Progressively Speaking: We are ready to build a new post-pandemic world
search

The latest Jewish News

Read this week’s digital edition

Click Here

Progressively Speaking: We are ready to build a new post-pandemic world

Rabbi Dr René Pfertzel takes a topical issue and looks into Jewish texts for a Liberal response

There is something utterly comforting in the endless cycle of Shabbats and festivals of our Jewish calendar.

There is not much certainty in our lives right now – so the succession of days and nights, weeks and months, Shabbats and festivals, anchors us in life and time. We change, but their fundamental meaning doesn’t. T

hat is beautifully captured by the She’echeyanu: “Blessed are You, Eternal our God. You have granted us life, sustained us, and empowered us to reach this moment.”

Our community life under Covid has been disrupted to a point that very few have known since the end of the last war. And yet, our communities have shown strength and resilience.

Much has been written already about the effects of Covid on our society and our world. But it has also taught us some invaluable lessons.

We cannot continue with the previous way of life, pursuing wealth at all cost with no consideration for the environment and the well-being of our fellow humans.

We have rediscovered the power of togetherness and community, the interconnectedness of all parts of our society, and professions that were taken for granted – carers, bin collectors, delivery people, supermarket workers – have proven to be essential for the upkeep of our collective life.

We have now covered a full yearly cycle of Jewish festivals. We have experienced them with many external limitations, but their deeper meaning became more accessible than ever.

As we come to the end of the cycle, however, we are somehow despondent. We’ve had enough of these limitations. Many people have died and we have suffered many losses. Our patience has been tested. Our resilience has proved to be stronger than we thought.

We know there is light at the end of the tunnel, but nobody dares forecast when this plight will be over.

We have celebrated the last day of Pesach, which commemorates the crossing of the Sea of Reeds, the ultimate step of Redemption, when our ancestors put their feet on the other side and began the process of becoming a great nation.

It feels like we, too, have now crossed the sea and are ready to build the new post-Covid world. We have moved far away from last year and are ready to begin our new journey.

Rabbi Dr René Pfertzel is co-chair of the Conference of Liberal Rabbis and Cantors

Support your Jewish community. Support your Jewish News

Thank you for helping to make Jewish News the leading source of news and opinion for the UK Jewish community. Today we're asking for your invaluable help to continue putting our community first in everything we do.

Unlike other Jewish media, we do not charge for content. That won’t change. Because we are free, we rely on advertising to cover our costs. This vital lifeline, which has dropped in recent years, has fallen further due to coronavirus.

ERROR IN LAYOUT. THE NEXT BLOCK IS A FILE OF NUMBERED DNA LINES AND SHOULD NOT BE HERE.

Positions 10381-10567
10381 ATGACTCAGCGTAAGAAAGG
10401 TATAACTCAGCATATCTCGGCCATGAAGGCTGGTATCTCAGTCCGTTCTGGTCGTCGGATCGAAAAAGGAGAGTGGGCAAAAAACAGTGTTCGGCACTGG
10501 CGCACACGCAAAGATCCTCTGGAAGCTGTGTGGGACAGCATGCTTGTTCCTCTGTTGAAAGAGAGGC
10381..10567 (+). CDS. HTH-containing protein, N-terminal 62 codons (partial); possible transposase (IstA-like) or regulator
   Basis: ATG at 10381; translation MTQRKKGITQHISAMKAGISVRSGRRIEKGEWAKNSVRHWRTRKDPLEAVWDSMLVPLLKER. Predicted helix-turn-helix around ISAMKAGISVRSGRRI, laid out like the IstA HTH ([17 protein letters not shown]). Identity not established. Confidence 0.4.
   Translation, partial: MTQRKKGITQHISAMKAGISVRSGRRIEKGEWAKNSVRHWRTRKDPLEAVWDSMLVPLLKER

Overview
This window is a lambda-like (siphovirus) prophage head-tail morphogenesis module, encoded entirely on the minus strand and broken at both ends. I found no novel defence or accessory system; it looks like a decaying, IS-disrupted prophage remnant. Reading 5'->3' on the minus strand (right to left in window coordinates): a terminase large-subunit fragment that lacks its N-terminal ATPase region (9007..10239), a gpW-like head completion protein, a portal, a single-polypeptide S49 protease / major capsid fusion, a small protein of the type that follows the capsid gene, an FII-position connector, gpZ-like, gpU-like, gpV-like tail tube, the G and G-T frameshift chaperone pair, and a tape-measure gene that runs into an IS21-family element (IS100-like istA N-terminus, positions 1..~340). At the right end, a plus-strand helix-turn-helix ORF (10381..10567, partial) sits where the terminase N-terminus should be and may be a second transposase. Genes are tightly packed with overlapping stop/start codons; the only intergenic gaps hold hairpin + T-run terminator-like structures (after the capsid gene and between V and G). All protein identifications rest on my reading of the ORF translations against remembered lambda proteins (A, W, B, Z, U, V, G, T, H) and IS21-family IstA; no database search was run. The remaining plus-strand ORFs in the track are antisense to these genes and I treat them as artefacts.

For as little as £5 a month you can help sustain the vital work we do in celebrating and standing up for Jewish life in Britain.

Jewish News holds our community together and keeps us connected. Like a synagogue, it’s where people turn to feel part of something bigger. It also proudly shows the rest of Britain the vibrancy and rich culture of modern Jewish life.

You can make a quick and easy one-off or monthly contribution of £5, £10, £20 or any other sum you’re comfortable with.

100% of your donation will help us continue celebrating our community, in all its dynamic diversity...

Engaging

Being a community platform means so much more than producing a newspaper and website. One of our proudest roles is media partnering with our invaluable charities to amplify the outstanding work they do to help us all.

Celebrating

There’s no shortage of oys in the world but Jewish News takes every opportunity to celebrate the joys too, through projects like Night of Heroes, 40 Under 40 and other compelling countdowns that make the community kvell with pride.

Pioneering

In the first collaboration between media outlets from different faiths, Jewish News worked with British Muslim TV and Church Times to produce a list of young activists leading the way on interfaith understanding.

Campaigning

Royal Mail issued a stamp honouring Holocaust hero Sir Nicholas Winton after a Jewish News campaign attracted more than 100,000 backers. Jewish News also produces special editions of the paper highlighting pressing issues including mental health and Holocaust remembrance.

Easy access

In an age when news is readily accessible, Jewish News provides high-quality content free online and offline, removing any financial barriers to connecting people.

Voice of our community to wider society

The Jewish News team regularly appears on TV, radio and on the pages of the national press to comment on stories about the Jewish community. Easy access to the paper on the streets of London also means Jewish News provides an invaluable window into the community for the country at large.

We hope you agree all this is worth preserving.

read more:
comments